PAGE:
Poaching Is Terrorism

Reported by E.M. Fay

It is a compounded tragedy for wildlife that the gruesome trade in body parts from brutally killed elephants, rhinoceroses, lions, and other animals, has increased alarmingly since the world entered into a perceived near-constant state of “terrorist activity.”

In August, former Secretary of State Hillary Clinton took a step in the right direction regarding the illegal poaching of tens of thousands of animals, most from the Continent of Africa, who are slaughtered annually for profit. She brought some attention to a problem which until now has been largely ignored by most political leaders, to the point that whole populations of animals are endangered.

Clinton asked that more money be devoted to training and equipping anti-poaching personnel in the countries most affected by the deadly trade. There is no doubt as to the seriousness of the situation for wildlife.  The Wildlife Conservation Society estimates that at least 35,000 African elephants were killed “illegally” last year alone.  At this rate, there will be none left on the Continent in the near future, as the general population is already down from 1.2 million in 1980 to only 420,000 currently.

Although there has been trade in elephants’ tusks, lion carcasses, and numerous other profit-motivated wildlife killings for centuries, the present-day terrorist connection is an additional cause for alarm.  In the case of just one terrorist group, reports have given figures as high as $200,000 – $600,000 monthly profit in ivory poaching alone.  Other reports show that tusks have been traded for arms, food, even medical supplies.

As reported in the New York Times, then-Secretary Clinton instituted a study to determine the connection between trafficking in animal parts and American security.  And since leaving office, she has continued to work on the problem, making efforts to raise awareness, and asking that world leaders join her.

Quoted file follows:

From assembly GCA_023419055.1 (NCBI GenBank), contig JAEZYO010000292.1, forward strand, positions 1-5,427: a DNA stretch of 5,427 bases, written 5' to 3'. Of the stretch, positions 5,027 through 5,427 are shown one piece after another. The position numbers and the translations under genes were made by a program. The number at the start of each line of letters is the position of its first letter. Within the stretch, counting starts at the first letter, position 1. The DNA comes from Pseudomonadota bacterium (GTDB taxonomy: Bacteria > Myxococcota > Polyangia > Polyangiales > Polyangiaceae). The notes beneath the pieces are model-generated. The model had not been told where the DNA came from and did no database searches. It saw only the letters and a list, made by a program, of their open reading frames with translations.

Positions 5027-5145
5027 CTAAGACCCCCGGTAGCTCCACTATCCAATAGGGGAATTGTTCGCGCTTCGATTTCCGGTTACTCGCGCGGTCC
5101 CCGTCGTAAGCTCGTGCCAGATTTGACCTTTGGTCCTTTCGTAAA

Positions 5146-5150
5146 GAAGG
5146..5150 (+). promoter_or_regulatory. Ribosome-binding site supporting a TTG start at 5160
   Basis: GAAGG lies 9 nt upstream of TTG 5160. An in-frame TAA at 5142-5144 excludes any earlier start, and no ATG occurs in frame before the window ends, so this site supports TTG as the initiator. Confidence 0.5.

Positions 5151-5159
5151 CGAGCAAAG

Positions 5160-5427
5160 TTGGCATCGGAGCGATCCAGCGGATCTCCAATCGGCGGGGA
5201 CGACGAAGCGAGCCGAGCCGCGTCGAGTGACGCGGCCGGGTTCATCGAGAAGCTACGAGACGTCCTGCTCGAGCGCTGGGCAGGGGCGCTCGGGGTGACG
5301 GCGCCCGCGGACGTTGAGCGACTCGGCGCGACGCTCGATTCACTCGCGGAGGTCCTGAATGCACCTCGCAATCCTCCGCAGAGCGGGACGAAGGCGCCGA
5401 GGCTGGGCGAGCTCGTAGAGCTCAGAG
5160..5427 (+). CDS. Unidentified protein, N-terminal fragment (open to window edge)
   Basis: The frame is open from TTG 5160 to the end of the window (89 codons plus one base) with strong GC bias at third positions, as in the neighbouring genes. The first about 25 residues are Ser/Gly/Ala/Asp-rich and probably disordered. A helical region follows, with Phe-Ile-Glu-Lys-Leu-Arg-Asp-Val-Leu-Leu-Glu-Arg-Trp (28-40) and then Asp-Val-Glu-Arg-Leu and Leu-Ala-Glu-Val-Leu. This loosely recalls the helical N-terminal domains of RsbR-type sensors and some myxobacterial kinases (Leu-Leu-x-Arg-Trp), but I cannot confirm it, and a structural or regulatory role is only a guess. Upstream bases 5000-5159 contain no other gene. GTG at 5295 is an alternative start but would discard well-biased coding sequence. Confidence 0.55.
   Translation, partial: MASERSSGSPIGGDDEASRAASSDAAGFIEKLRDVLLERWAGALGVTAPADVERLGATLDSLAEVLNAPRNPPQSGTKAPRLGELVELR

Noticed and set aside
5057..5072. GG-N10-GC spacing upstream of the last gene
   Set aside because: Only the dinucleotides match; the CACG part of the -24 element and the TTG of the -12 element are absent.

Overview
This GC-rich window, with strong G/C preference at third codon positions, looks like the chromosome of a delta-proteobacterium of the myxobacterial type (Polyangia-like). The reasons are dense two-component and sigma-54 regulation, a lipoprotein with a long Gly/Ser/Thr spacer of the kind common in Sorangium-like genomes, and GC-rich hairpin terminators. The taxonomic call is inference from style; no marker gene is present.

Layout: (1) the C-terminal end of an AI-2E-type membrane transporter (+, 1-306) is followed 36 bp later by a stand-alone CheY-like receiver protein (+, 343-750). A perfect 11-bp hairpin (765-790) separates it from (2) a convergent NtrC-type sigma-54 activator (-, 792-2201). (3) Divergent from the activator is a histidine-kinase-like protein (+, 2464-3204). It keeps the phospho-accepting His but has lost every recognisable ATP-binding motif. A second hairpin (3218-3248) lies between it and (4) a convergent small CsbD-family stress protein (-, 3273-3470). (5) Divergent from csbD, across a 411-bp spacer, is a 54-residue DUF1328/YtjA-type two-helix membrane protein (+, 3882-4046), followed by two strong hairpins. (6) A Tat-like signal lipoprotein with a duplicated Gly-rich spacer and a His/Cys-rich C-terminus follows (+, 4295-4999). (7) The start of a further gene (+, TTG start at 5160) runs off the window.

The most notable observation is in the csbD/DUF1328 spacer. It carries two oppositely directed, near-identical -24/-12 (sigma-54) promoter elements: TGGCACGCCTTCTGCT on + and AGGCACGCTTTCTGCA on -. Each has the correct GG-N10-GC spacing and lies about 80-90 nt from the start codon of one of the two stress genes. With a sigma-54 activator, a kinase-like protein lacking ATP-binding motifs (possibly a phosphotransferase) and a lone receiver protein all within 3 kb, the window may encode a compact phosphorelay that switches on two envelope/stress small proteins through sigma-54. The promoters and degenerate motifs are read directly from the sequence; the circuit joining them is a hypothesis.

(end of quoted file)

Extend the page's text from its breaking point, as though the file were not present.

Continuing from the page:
For this admirable project to have any chance of succeeding, a broad base of international concern and cooperation is required.  Involvement is needed from both governmental and non-governmental bodies, multi-lateral conservation groups, and technology experts.  Only by enlisting such diverse players can the seriously threatened animals of Africa or elsewhere have any chance of surviving the ongoing decimation of their numbers.

On Sept. 26th, Clinton announced that a consortium of 16 NGOs and African nations would collaborate with the Clinton Global Initiative to protect the fast-decreasing elephant and rhinoceros populations with a three-year anti-poaching program.  $80 million has been pledged to the effort so far.  Hiring more wildlife park guards to protect animals in the first place is one part of the plan, as well as more effective prosecution of traffickers.
At least as important as those factors is the need to curtail the demand, particularly in China, for ivory products.

Quoted in the Huffington Post, Clinton said, “Unless the killing stops, African forest elephants are expected to be extinct within 10 years. I can’t even grasp what a great disaster this is ecologically, but also for everyone who shares this planet.”

She added, “[This] seems like such a rebuke to our own values.”


We ask that our readers call and write the State Department and the White House to urge that they continue this effort to protect wild animals worldwide, whether to reduce the income of terrorists or for loftier ideals.

U.S. Dept. of State
Main Phone# 202-647-4000

U.S. Department of State
2201 C Street NW
Washington, DC 20520

The White House comment line:


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